by John Calvin (compiled by John H. Kromminga)
But we have this treasure in earthen vessels, that the excellency of the power may be of God, and not of us. —II Corinthians 4:7
In the next place, I have something about which I wish to admonish yourself. For I understand the length of your discourses has furnished the ground of complaint to many. You have frequently confessed to us that you were aware of this defect, and that you were endeavoring to correct it.
But if private grumblings are disregarded because they do not in the meanwhile give trouble, they may, nevertheless, one day break forth into seditious clamors. I beg and beseech of you to strive to restrain yourself, that you may not afford Satan an opportunity, which we see he is so earnestly desiring.
You know that while we are not called upon to show too much indulgence to the foolish, we are nevertheless bound to give them something to allure them. And you are well enough aware that you have to do with the morose and choleric; and in truth their aversion arises simply from too much pride on their part.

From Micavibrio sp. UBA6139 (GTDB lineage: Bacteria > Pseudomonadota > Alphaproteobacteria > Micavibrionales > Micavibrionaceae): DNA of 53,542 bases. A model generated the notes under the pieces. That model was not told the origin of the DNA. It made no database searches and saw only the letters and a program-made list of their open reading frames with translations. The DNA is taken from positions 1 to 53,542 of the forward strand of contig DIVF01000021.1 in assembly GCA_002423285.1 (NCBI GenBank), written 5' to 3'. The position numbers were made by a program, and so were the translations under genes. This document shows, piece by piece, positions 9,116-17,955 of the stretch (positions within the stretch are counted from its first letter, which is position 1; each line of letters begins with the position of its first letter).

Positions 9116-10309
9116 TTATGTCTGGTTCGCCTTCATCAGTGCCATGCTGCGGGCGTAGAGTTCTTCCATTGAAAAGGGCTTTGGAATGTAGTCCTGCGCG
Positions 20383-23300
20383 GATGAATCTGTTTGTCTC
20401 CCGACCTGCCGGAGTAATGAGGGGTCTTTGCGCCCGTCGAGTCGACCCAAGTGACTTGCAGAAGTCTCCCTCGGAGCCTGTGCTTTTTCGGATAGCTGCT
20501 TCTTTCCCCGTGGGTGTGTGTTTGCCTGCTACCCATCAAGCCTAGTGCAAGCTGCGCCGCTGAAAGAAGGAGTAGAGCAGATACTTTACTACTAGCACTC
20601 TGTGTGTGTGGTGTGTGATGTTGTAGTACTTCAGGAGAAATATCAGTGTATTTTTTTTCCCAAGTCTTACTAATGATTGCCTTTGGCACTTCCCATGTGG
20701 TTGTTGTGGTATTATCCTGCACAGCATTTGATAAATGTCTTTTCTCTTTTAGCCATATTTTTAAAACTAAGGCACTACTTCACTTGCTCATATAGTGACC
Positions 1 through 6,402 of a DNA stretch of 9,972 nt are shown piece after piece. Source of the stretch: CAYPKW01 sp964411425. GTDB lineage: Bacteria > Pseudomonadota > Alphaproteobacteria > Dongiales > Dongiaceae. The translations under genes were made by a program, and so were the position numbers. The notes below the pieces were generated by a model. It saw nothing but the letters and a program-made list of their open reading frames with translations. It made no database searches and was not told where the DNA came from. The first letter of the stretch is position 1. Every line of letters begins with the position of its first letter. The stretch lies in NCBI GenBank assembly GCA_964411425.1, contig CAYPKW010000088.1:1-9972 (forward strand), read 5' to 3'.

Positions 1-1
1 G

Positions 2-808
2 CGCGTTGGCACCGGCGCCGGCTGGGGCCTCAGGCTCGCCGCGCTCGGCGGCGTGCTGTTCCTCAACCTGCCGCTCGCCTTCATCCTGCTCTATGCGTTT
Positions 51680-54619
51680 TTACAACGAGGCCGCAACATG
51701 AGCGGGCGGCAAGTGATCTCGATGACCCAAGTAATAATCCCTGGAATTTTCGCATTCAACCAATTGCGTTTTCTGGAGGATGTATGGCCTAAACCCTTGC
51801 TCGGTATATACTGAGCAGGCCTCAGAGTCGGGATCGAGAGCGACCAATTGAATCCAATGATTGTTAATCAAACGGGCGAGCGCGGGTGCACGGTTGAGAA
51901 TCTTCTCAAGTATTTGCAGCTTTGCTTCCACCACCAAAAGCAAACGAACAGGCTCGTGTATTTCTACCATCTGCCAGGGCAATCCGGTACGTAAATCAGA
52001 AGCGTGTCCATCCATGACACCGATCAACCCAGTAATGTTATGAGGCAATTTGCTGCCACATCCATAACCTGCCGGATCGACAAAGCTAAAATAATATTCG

Yet, since the Lord commands us to ascend the pulpit, not for our own edification, but for that of the people, you should so regulate the matter of your teaching, that the word may not be brought into contempt by your tediousness. It is more appropriate also for us to lengthen our prayers in private, than when we offer them in the name of the whole Church. You are mistaken if you expect from all an ardor equal to your own. —Letter to Farel
John Calvin was the premier theologian of the Reformation, but also a pious and godly Christian pastor who endeavored throughout his life to point men and women to Christ. We are grateful to Reformation Heritage Books for permission to use John Calvin's Thine Is My Heart as our daily devotional for 2013 on the OPC Web site. You can currently obtain a printed copy of that book from Reformation Heritage Books.
Dr. Joel Beeke, who is editorial director of Reformation Heritage Books, has this to say:
"Calvin shows us the piety of a Reformed theologian who speaks from the heart. Having tasted the goodness and grace of God in Jesus Christ, he pursued piety by seeking to know and do God’s will every day. He communed with Christ, practicing repentance, self-denial, and cross-bearing. Moreover, his theology worked itself out in heart-felt, Christ-honoring piety. The selections of this devotional bear this out, and hopefully will be used by God to direct pious hearts in our own day."
These devotional readings from John Calvin were compiled by John H. Kromminga. Be sure to read his "Introduction" to John Calvin's Thine Is My Heart.